|Glory Grabbers and the flood of ‘86|
|By Joe Bouchard|
The following, Dear Reader, is not a self-congratulatory celebration me as a working class hero. Nor is this a damnation of the work habits of people from years ago. Rather, this is an illustration of the personality type that I call “glory grabber”.
We can define glory grabbers as individuals that steal the credit from others. Their main objective is to appear to be the prime movers in all work endeavors. Their true labor is in seeming to be busy only when they are watched by those in authority. Glory grabbers impact corrections operations in a negative way. Their actions cause resentment and division among staff. And staff division, through a variety of possible occurrences, diminishes safety.
Nearly twenty-five years ago, I saw a perfect example of glory grabbers. I was working for a small business on the edge of a large lake. It was March, and the snow melt had predictors chirping about potential flooding.
The owner, understandably nervous, acquired sand and sand bags. He instructed three of his employees, me included, to build a wall of sand bags in front of the business as quickly as possible.
Coming from an industrial background, I was not afraid of some hard work. Slowly, I build that wall of sand bags. The gradual progress was heartening. And it was good to work in the cool air.
I paced myself; I was certain that I would be working alone. You see, two of my co-workers were supposed to help me. I knew that would not be the case, as they had consistently demonstrated a lower threshold of industriousness. That’s just how it was. Based on their past performances, there was no point in raising my expectations. Being objective and resigned to the circumstances, I continued with the task at hand. After all, those sand bags would not fill themselves.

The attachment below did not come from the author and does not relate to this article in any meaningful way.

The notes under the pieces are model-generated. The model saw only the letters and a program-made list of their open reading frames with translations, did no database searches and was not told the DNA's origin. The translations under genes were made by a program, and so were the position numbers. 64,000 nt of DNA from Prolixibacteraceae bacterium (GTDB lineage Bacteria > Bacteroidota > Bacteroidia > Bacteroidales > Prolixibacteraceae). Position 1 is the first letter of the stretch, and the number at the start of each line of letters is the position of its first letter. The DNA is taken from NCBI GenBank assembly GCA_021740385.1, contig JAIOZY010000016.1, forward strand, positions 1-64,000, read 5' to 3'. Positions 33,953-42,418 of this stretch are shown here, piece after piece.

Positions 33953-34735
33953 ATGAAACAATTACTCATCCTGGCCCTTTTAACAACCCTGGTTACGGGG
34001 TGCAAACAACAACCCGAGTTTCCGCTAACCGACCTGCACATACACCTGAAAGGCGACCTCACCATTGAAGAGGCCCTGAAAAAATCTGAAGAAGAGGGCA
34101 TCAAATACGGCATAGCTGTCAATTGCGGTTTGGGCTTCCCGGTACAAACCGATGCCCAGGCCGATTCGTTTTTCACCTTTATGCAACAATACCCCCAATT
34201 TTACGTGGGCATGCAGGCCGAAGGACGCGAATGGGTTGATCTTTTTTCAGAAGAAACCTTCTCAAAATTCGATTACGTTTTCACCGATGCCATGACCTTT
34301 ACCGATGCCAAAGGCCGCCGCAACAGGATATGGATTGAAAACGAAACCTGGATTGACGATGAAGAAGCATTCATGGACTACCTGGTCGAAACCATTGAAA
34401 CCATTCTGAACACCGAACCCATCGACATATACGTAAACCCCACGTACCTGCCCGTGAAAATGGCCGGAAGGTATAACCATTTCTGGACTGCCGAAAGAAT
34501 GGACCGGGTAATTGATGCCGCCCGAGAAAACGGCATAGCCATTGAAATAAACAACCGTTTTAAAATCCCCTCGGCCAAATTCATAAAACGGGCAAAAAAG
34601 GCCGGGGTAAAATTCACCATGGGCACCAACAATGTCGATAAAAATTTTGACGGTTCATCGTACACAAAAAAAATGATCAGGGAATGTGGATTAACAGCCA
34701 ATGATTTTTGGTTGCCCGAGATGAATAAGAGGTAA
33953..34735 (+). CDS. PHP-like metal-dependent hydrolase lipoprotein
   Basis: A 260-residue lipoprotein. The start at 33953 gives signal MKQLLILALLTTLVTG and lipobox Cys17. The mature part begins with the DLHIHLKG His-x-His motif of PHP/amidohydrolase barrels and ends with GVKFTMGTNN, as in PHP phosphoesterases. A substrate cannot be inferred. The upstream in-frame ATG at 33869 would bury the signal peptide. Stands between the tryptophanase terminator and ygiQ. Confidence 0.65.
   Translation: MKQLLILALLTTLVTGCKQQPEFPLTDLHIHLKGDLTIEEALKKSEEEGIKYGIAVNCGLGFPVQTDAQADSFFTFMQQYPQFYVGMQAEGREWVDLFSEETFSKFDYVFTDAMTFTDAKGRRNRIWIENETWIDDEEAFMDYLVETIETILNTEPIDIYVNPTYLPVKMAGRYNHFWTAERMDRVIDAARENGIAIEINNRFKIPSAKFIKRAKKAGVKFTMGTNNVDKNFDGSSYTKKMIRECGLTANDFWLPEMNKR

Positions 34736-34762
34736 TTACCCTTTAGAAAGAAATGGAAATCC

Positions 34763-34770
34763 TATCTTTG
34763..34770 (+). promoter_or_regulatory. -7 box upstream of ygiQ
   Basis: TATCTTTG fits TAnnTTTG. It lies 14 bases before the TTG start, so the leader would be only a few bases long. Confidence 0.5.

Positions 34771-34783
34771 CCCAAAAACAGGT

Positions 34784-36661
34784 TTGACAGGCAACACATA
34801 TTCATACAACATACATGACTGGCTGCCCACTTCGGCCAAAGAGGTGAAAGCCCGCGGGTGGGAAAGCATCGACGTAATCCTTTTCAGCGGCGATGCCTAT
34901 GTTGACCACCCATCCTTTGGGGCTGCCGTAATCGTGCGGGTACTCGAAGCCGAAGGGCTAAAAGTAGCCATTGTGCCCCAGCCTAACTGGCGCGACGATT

Then a minor miracle occurred! It was nothing supernatural like the materialization of an instant wall. Nor did the lake dry up for my sole benefit. A very ordinary television news van pulled into the parking lot. That was the catalyst for the phenomenon. To my surprise, the two aforementioned slackers bolted from their comfortable hiding places in the back of the store. Their energy was awe-inspiring. The slower of the two hefted a filled sand bag on each shoulder and made a land speed record in front of the camera crews. The other one grabbed a shovel and started a furious filling of sand bags as though every moment counted.
The “helpers” departed almost as soon as the news van was off grounds. Later, apparently ashamed of his other two employees, the owner spoke to me about the problem of prima donnas and value of a true worker. He even slipped me some bonus cash for my dedication.
It is very human for any of us long for credit for a job done. Yet, all of us are not the same. Motivations vary. Most of us simply want credit for our efforts – no more, no less. And then, there is the Glory Grabber. Glory grabbers are wired to crave credit, even if they did not do the work.
They desire positive attention, and are very concerned about the forward advancement of their careers. At times, they very deliberately sabotage parts of a project to enhance the image of things under their control.
What can we learn from them? How can we direct the egocentric to think beyond their own aspirations? There are many ways to lessen the ill effects of egos gone wild on the worksite. Here are some suggestions.
I do not know how the glory grabbers in this story developed. I am optimistic that they are productive somewhere. But I imagine that a spot on the 6:00 news was the highlight of their spring of 1986. Whatever their fates, it remains that glory grabbers are just one part of the mosaic that is our complex workplace.
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